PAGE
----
MUNCIE, Ind. — Thursday's non-conference game against in-state rival IUPUI didn't show what Ball State's women's basketball team is about. Or ... maybe it did?
There were frustrating moments for the Cardinals as shot after shot seemed to find a way to go anywhere but inside the hoop. Ball State started off the game shooting 13.6% (3 of 22) from the field and 8.3% (1 of 12) from 3. Not great.
In the second quarter, with Ball State trailing, sophomore Ally Becki made a nice move, throwing off a defender and floating the ball toward the rim with her left hand. It rimmed out. After the miss, you could see the frustration on Becki's face. Later in the quarter, head coach Brady Sallee put his hands on his head, threw them up in the air and shrugged after Ball State blocked a shot, only to see an IUPUI player grab the board and put the ball back in the hoop.
For as uncharacteristically poor as Ball State shot in the first half, Sallee was confident his team would get over their early shooting woes. Even after a rough first half, the Cardinals only trailed by two points (27-25). Ball State would go on to win 61-54, with Becki emulating, and scoring, the same move she missed on earlier in the game on BSU's final possession to seal yet another Cardinals' win.
"I mean, some might call that ugly basketball, I call it winning basketball," Sallee said. "When you can't get shots to drop and you still find a way. ... It was a heck of a game with two teams with a lot of pride and we'll certainly take it and feel good about what we did to get it."
However you want to slice it, a win's a win. And Ball State has been doing plenty of winning up to this point. Sitting at 7-2, the Cardinals are having one of their best starts in Sallee's 11-year tenure at Ball State. The only team to start the season with a better win-loss record was the 2017-18 group which began 14-1, which included 11 consecutive victories to start the year.
Ball State's only losses this season came at then-ranked No. 9 Notre Dame and in the season-opener at Tennessee Tech when the Cardinals got off to a rough start and just fell short of a come-from-behind win.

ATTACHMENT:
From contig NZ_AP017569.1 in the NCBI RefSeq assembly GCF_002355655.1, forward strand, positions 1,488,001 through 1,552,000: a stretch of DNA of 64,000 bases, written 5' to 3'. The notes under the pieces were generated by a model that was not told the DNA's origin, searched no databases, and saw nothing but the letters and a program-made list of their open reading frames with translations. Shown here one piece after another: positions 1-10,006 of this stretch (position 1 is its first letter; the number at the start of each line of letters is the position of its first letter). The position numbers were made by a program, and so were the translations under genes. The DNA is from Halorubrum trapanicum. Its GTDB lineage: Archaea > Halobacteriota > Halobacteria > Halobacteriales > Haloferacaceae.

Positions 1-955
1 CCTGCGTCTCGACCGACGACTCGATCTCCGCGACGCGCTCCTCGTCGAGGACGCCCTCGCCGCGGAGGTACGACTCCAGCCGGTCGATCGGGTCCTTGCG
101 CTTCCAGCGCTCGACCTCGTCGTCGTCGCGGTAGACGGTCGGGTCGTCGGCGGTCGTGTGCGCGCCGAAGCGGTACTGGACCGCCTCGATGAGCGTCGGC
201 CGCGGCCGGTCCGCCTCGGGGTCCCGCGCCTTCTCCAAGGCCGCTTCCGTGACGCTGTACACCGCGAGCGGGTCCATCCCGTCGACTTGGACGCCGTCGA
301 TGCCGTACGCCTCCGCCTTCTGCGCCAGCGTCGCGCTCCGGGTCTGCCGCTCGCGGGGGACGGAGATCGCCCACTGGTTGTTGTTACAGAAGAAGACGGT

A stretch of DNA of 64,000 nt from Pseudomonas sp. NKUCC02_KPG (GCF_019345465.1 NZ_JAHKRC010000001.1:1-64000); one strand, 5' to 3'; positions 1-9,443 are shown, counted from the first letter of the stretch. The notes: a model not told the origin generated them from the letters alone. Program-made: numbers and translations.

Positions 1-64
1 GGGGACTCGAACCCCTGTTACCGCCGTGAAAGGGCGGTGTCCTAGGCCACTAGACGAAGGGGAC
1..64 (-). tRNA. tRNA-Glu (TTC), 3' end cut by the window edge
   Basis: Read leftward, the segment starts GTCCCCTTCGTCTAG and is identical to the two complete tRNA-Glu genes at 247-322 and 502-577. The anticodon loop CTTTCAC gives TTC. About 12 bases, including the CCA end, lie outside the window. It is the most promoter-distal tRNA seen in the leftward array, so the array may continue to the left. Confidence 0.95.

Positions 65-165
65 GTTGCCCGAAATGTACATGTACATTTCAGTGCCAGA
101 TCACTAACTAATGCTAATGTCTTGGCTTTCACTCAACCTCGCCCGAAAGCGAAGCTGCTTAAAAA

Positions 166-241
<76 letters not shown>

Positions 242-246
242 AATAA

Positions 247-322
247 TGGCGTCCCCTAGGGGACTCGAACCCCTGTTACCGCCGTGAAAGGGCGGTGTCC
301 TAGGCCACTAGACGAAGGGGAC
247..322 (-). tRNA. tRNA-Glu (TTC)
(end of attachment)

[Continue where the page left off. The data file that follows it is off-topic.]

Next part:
The Cardinals have now won five straight.
"In a game like this when you can't get them to drop and everything is absolutely a grind, you know, now you see what you're made of," Sallee said.
Going into the locker room at halftime, Sallee admitted he didn't have to tell his team much. The shots they were taking weren't bad selections, they just weren't going in. IUPUI's were.
Ball State came out and looked like the same team of fast-paced group of backs, crashers and keys (non-traditional positions implemented by Sallee last season) in the second half as they looked in the first half.
There's no magic recipe for this group. Ball State, which entered the game 87th in the NCAA Women's Basketball NET Rankings, is good. Against IUPUI, it showed it can win even when it's maybe not having its best night.
"I think that we learned that we can face adversity, all different types, because it was frustrating in the first half," sophomore Alex Richard said, "and for us to come out after halftime and have a big third quarter, you know, that means everything."
Statistically, Ball State's game against IUPUI will go down as an anomaly. The Cardinals put two players in double-digits with Becki (20 points) and redshirt senior Anna Clephane (11 points) leading the way. It has four players averaging 9.8 points or better — Clephane (13.2 ppg), Becki (10.4 ppg), graduate Thelma Dis Agustsdottir (10.2 ppg) and sophomore Madelyn Bischoff (9.8 ppg) — along with plenty of other contributors off the bench.
There were high expectations for this team coming into the season after last year's runner-up finish in the Mid-American Conference tournament. So far, Ball State's been living up to those, though tougher tests against Pittsburgh (6-3), Tarleton State (5-2) and Richmond (6-3) are ahead. Then, after a home game with Chicago State (0-10), it's time for conference play.
Ball State's upcoming schedule is no cake walk. Neither is the Mid-American Conference, where seven of 12 teams boast winning records, including six with just one or two losses. But Ball State knows what it has to do to succeed.
"I think we, as a team, we understand what we have to do and how to play and just coming out and being ready for practice and coming out for shootarounds," Becki said. "I know sometimes we give (Sallee) a heart attack around shootaround time but I guarantee you we're ready to play and even when we shot up on our court we have to show that we're the tougher team."
During the postgame press conference, Sallee used the word "impressed" when describing his team. Not just in the fact Ball State has been winning, but with how determined they are to work and allow him to coach them to get them better.
If Ball State can continue to trust each other, like Richard says they do, and win at a rate few of Sallee's team have been able to, it should continue to be in the conversation to compete for a MAC title and NCAA Tournament berth in March.
"I'm not afraid to use the word impressed with this group," Sallee said. "... That's I think the difference nine games in with this group from some other groups I've had is their ability to game plan and understand it and go out and give me that honest effort.
"I've said this before we ever played a game, this is a fun group to coach. ... I think it speaks volumes to the leadership we have in the group, the buy-in we have in the group, the want-to we have in the group, the whole bit. I'm eager to play again already."
This article originally appeared on Muncie Star Press: Ball State women's basketball off to one of best starts under Brady Sallee